Thursday, December 16, 2010

HR in the Luxury Industry

Yesterday I attended a conference at IE Business School boasting a loud name of "Career Development and Management in Fashion, Cosmetics and Luxury Industries". The timing of the event could not have been worse: right in the middle of my exam week and one day before the most feared Advanced Financial Management exam. Still, as curious as I am, I decided to attend, and my expectations did not tumble short. Apart from an insight into an industry which I had not had much dealings with apart from being a loyal customer, it was a great networking opportunity. Thanks to coffee breaks, workshops, round tables and the cocktail party at the end, we got a chance to rub shoulders with CEOs and HR VPs of such companies as LV, Carrera y Carrera, Loewe, Diageo, Pernod Ricard and the like. Quite a fascinating crowd, really, and refreshing as well. I caught myself musing over the peculiar combination of business savvy with an appreciation for what is beautiful to the extent of being useless from the layman's perspective.

I will just share with you the main points that I took away from the conference, in no order of importance whatsoever:

  • You must be passionate about the world of luxury. People there work for the idea and the feeling of belonging to the domain of gods, not the money. Luxury pays poorly, worse than FMCG. Luxury brands compensate with a "psychological salary" of being proud for working for that particular brand.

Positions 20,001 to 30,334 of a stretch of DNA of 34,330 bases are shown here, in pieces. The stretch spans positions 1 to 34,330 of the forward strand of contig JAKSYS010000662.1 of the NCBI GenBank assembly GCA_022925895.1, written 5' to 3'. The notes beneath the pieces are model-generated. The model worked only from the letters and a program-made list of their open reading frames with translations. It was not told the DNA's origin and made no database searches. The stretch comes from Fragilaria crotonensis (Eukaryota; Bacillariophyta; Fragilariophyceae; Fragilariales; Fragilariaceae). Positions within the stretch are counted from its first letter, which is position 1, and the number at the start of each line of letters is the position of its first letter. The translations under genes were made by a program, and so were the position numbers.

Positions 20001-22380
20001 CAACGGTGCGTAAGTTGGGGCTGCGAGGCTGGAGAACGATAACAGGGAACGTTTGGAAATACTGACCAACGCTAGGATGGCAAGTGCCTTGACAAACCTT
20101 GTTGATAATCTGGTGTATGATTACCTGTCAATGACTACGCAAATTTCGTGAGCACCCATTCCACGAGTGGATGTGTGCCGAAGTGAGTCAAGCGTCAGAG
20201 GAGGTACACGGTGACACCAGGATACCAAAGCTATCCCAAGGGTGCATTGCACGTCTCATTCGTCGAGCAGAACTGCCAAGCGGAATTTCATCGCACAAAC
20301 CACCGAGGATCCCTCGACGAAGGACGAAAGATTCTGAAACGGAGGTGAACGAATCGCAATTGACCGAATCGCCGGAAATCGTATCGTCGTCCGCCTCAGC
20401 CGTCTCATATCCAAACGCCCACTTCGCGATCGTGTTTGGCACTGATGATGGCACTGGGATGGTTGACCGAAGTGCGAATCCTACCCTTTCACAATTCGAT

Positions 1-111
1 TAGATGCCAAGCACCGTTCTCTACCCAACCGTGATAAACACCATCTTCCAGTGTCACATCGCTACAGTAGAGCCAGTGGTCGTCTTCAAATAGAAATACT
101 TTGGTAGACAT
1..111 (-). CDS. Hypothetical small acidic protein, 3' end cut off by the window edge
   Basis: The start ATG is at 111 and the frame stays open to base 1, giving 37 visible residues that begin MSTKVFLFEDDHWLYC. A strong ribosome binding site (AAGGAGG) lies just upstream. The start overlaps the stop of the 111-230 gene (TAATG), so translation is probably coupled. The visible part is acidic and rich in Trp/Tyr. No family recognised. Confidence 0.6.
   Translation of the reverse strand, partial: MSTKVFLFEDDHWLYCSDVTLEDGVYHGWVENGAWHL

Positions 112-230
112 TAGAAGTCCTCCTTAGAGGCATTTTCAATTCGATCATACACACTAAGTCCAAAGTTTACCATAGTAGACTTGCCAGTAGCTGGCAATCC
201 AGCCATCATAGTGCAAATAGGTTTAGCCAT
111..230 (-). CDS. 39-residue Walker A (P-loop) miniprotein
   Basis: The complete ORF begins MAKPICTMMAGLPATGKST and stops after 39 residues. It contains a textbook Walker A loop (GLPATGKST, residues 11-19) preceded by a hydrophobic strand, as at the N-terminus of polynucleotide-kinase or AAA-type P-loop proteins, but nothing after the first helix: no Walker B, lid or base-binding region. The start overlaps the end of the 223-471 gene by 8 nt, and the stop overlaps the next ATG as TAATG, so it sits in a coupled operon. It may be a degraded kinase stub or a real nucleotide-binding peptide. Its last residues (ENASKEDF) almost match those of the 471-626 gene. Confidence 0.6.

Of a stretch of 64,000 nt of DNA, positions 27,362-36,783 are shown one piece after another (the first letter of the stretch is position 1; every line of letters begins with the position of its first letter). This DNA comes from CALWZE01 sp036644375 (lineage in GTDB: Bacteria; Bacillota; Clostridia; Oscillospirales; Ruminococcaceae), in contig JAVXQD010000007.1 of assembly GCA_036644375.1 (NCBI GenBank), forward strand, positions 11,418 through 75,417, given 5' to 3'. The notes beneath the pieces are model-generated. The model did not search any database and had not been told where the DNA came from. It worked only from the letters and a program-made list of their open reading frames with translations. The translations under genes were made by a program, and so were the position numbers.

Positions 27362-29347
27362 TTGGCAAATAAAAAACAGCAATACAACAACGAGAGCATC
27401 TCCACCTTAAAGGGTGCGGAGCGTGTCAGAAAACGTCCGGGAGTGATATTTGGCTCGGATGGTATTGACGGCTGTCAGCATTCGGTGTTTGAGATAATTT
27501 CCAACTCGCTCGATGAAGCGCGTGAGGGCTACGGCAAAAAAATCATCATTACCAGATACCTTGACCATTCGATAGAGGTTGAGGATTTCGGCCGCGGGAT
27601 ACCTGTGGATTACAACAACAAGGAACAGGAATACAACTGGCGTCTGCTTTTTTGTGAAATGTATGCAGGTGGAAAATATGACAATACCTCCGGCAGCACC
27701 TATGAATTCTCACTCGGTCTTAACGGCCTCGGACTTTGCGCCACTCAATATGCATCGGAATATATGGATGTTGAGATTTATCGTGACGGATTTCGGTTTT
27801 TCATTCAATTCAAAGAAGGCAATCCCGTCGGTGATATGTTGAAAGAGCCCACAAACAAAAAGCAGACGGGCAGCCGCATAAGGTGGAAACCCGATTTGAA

• Cognitive dissonance: selling goods worth thousands of euros while getting very modest wages: potential entrants need to be well-aware and prepared for this step.
  • What they are looking for: creativity, innovation management, strategic capacity, brand management, building shared vision.
  • Where will an MBA candidate most likely start? Retail. Fresh business school graduates should not expect doing big growth projects - otherwise current CEOs will be left without jobs.
  • What value will you create working in the Luxury industry? A dream. You will give your customers a dream they will be living.
Carlos Delso, General Director of Louis Vuitton for Spain, Portugal and Marocco shared his four rules for success in the industry:
  1. Set yourself stretched goals
  2. Innovate to achieve them
  3. Know yourself a bit better each day
  4. Love your neighbor
Those might sound trite and common sense, but they are particularly important in an environment where dreams are "made and used and wasted". Otherwise, how will you be better than the others in dream creation?

Thus, if you are considering to enter the world of glamor, think well about the the first question you are likely to be asked at the interview (any interview, in fact):
Why are you here?

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